The internet has become a necessity for children. They use it to communicate and play with their friends, as well as learn stuff and expand their knowledge. While the virtual world can be useful, it’s also filled with potential threats. Kids might not even notice that they are in a dangerous online situation. That’s why understanding the common threats and teaching them how to be safer is imperative. Here’s how to boost their security on the web!
Bullying online includes sending threatful messages and insulting someone. It’s harassment that occurs in the virtual world. Cyberbullying often occurs on gaming sites. Children might receive humiliating messages after losing a playing session. It’s not uncommon to get insulting comments on social media photos.
Here’s what children can do to prevent cyberbullying:
- If they receive an insulting message, they can “ban” or “block” that phone number or social media account.
- Children can consider deactivating an email or social media profile and signing up for a new one.
- Parents should explain it’s not polite to respond to bullying messages. Instead, kids should ignore them.
- Kids should tell parents about receiving harassing messages immediately. Then, they’ll assess if it’s necessary to contact the police.
According to WebMD, every seventh child has experienced sexual solicitation online. It happens to boys and girls, and it’s a matter to take seriously. Predators mostly lurk on social media. They could use fake photos and pose as your child’s friend.
Predators start by sending messages about common interests. They establish children’s trust by talking about games, music, and movies. Once they strengthen a relationship, predators start talking about sex. They demand kids to send provocative pictures and even try to schedule offline meetings.
The following tips can help stop internet predators:
- If your children have a social media profile, they should only accept people they know as friends.
- Teach kids to recognize a fake profile, such as having only one or two photos, a small number of friends, etc.
- Kids should never schedule real-life meetings with people they don’t know. Sending personal photos to virtual friends is also out of the question.
- If they receive an inappropriate message, especially with sexual social connotations, children should let you know immediately.
Experts define inappropriate content as the one that’s unsuitable for a person’s age. These are videos, images, and info that leaves a child confused, upset, or tempted into dangerous and unlawful behavior.
Pornography is a common form of inappropriate content and something your child might even search for online. But images portraying violence and websites encouraging racism and terrorism also belong to this category.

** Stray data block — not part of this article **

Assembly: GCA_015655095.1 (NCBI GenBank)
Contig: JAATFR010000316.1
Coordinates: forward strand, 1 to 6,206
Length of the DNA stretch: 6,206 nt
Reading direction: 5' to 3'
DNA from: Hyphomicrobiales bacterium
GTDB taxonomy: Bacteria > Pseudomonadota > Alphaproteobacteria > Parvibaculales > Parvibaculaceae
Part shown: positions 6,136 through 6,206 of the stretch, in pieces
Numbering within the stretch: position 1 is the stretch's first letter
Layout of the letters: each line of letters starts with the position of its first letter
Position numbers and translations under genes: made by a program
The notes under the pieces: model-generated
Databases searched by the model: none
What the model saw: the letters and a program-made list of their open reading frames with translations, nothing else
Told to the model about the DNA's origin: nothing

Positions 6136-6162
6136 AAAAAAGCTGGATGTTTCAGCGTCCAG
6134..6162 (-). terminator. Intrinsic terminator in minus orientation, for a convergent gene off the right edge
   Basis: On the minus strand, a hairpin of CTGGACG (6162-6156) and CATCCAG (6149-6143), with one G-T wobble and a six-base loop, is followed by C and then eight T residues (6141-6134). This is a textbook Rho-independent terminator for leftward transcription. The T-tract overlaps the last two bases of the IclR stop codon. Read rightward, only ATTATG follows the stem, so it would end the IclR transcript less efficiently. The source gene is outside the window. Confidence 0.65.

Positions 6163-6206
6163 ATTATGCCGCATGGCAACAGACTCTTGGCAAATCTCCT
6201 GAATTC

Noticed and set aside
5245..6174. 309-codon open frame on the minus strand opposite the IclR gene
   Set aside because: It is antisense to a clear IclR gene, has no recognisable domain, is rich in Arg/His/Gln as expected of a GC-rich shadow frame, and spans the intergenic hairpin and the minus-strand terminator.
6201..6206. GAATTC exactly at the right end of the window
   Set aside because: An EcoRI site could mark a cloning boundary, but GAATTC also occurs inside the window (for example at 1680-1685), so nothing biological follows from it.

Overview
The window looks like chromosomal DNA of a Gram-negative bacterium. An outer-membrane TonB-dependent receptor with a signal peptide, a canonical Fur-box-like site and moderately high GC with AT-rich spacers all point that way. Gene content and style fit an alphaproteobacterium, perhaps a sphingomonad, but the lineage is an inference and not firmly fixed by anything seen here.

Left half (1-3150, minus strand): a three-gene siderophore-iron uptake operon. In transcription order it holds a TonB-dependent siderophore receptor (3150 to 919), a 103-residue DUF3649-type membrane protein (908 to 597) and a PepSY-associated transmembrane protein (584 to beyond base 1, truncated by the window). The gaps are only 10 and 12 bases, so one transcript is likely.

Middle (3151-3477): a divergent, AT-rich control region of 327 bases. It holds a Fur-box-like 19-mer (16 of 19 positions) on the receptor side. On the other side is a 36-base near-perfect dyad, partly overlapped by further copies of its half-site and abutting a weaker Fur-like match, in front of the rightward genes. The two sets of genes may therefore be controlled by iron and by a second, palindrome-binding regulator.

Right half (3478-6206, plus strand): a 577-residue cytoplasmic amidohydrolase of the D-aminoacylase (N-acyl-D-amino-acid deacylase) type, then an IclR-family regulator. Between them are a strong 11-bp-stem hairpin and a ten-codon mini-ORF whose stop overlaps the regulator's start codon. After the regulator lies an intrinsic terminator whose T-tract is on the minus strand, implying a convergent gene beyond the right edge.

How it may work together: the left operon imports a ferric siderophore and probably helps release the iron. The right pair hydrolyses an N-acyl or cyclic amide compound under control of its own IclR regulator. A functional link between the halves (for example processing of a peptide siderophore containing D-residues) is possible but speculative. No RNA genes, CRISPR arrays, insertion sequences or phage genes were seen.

Messages containing swearing and cruelty are also inappropriate content. You can use mobile parental control apps to monitor your child’s online messages. Familiarize yourself with teen slang words to understand the lingo and recognize unsuitable content. Parental control apps also have web filtering features. They allow blocking specific sites or only allowing access to particular platforms. It’s an excellent way of ensuring your kid stays away from dangerous sites.
Damaged Reputation and Privacy Invasion
The virtual world plays a vital role in children’s personality development. Kids post photos online to receive comments from their friends. Teenagers, especially females, might post provocative images to attract attention and look cool. They might send personal pictures to a person from the class they like via direct messaging. But that’s a huge risk since they could share it with other classmates or the entire school, which damages the child’s reputation.
Some kids even unlock their profiles and share photos with the public, which can be dangerous. Not only there’s a risk of strangers leaving nasty comments, but there’s the possibility of identity theft. Predators could abuse those photos to pose as your children when lurking new victims.
And sharing sensitive information on social media is generally dangerous. For example, revealing whereabouts with a check-in might leave the child vulnerable to predators nearby. And sharing that the entire family is heading out tells thieves your house is empty. Discuss those dangers with your child and ask them to think before posting something online.
Parents have the difficult task of keeping their kids safe offline and online. In the virtual world, it’s critical to stay in the loop. Encourage your child to share any situation they perceive as suspicious and potentially dangerous. Make sure they understand how to maximize online privacy and keep themselves out of situations that could threaten their safety.
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